Above – one my sketches today of Richard Demarco (at the Demarco Archives, Summerhall).
Some more sketches from today, and a previous longer one from a video still …
Over the next few weeks I’ll be creating a portrait of Richard Demarco. So today I’m introducing a series of blog posts in which I’ll share the process, and I’ll also be introducing and exploring the work of Richard Demarco.
A few weeks ago, after seeing the moving and inspiring performance of ‘The Artist as Explorer’ by Aletia Upstairs, which focussed on Demarco’s unique vision and artistic legacy (see my earlier post: ‘The Artist as Explorer’ – Here ) I contacted Richard Demarco to ask to paint a portrait of him. I was delighted when Terry Newman (Deputy Director of the Demarco Archive Trust) replied to say, ‘He’d be honoured’.
Needless to say, I am honoured! In this blog I’ve mentioned Richard Demarco’s extraordinary work as an arts impressario, teacher and artist a few times. He’s doubtless done more for the arts in Edinburgh than anyone else alive.
Sketching today was an absolute pleasure. As an artist and art teacher himself, Richard has a keen understanding of an artist’s perspective. He invited two of his colleagues – Fernanda Zei, and Jack Kausch to observe the process (it was a pleasure to meet them) and volunteered several interesting, at times playful, creative poses.
From feeling somewhat trepiditious at the start (how many outstandingly talented and renowned artists has Richard worked with over the years?!) I really began to enjoy the experience. I will return next week to develop further ideas and sketches…
These photos from today are of Richard in front of the excellent portrait created by David Mach. (the two other well-known portraits of Richard Demarco include those by Barbara Balmer and Peter Howson).
In the process of sketching and talking, it transpired that my first drawing tutor, Bill Gillon, was in fact a pupil of Richard Demarco. What wonderful synchronicity – Bill Gillon was an excellent tutor – he enjoyed his work and his criticism was incisive, constructive, never harsh or (far worse!) indifferent.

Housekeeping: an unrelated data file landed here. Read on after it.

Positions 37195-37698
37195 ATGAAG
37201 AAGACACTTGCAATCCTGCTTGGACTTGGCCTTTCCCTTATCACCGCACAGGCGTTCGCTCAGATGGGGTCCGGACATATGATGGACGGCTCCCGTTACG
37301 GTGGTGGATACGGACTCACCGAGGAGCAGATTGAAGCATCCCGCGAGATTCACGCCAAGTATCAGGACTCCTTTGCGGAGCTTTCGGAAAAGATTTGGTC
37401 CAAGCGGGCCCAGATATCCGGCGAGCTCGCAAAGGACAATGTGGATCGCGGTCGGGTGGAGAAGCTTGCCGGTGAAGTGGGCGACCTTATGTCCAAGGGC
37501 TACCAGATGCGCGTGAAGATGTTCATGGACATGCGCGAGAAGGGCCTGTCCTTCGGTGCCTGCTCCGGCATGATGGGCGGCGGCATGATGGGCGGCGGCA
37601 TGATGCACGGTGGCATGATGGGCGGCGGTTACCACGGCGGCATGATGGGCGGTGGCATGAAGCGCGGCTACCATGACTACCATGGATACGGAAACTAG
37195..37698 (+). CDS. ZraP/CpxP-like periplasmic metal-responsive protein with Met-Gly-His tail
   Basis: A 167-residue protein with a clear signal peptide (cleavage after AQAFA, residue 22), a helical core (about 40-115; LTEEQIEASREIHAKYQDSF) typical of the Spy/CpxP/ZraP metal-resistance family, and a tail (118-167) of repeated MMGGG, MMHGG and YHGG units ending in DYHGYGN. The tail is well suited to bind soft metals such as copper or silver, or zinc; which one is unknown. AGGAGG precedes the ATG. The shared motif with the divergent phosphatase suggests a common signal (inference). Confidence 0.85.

Today’s sketches are the start of a larger portrait I’ll develop in the next month, which I’ll be gifting to the Demarco Archives. It’s one way of honouring my connection with Richard Demarco, which began back in the early 90’s when several people I knew had become connected with the Demarco Gallery.
Of course I’d heard of Richard Demarco (everyone interested in the arts in Edinburgh knew of him) but it was only a few years later, after I’d studied for my degree in art that I decided I’d like to work for the Demarco European Art Foundation.
I remember the conversations I’d have with fellow art students about what we’d do after art college. I was pretty sure that getting my work into a prestigious corporate collection wasn’t the pinnacle of human endeavour, nor was working for a standard gallery, whether commercial/independent or publically funded, not if it simply reflected a well-worn path that reduced art to what’s ‘cool’ – passing trends or fashion, or simply further commodified the arts.
Anyone who takes an interest in the Demarco Archives and drops in to see Richard is made welcome, so in 1999 I began working voluntarily on the Demarco Archives, and assisting with his exhibition programme for the Edinburgh Festival Fringe. I didn’t exactly see myself as an artist at that point – I was quite self restricting on the basis that I didn’t have anything new or important to add to the world of art, therefore I’d decided to contribute towards enhancing the work of those who did. (I was younger then, and in later years I came to realise it’s not always about changing anything or attempting a work of genius so much as responding authentically to your experience of life, I relaxed a bit into my experience of making art!).
Nonetheless, in 2000 Richard Demarco generously invited me to participate, alongside many other artists, in a major show at Edinburgh’s City art Centre in 2000, called 70/2000: The Road to Meikle Seggie (curated by Charles Ryder, then curator of the Stanley Picker Gallery, Kingston University) which charted his journey in the arts through images and documentation of the archives.
That journey involves so many meaningful innovative projects, collaborations, adventures and encounters that it’s impossible for me to do it justice in one post, so I’d recommend exploring the following links for a start …
A shorthand outline though, would certainly include Richard Demarco’s pioneering approaches as one of the founders of The Traverse Theatre, the first person to introduce the work of Joseph Beuys to Scotland, and his lifelong dedication to the founding vision of the Edinburgh Festival – to heal post-war Europe through cultural dialogue in the arts. That dedication has led to myriad and profound projects abroad, often in war-torn countries across Eastern Europe.
This is the first post about creating this portrait, so I will be including more information in subsequent posts. I hope you enjoy the process, but above all I hope it’s inspiring.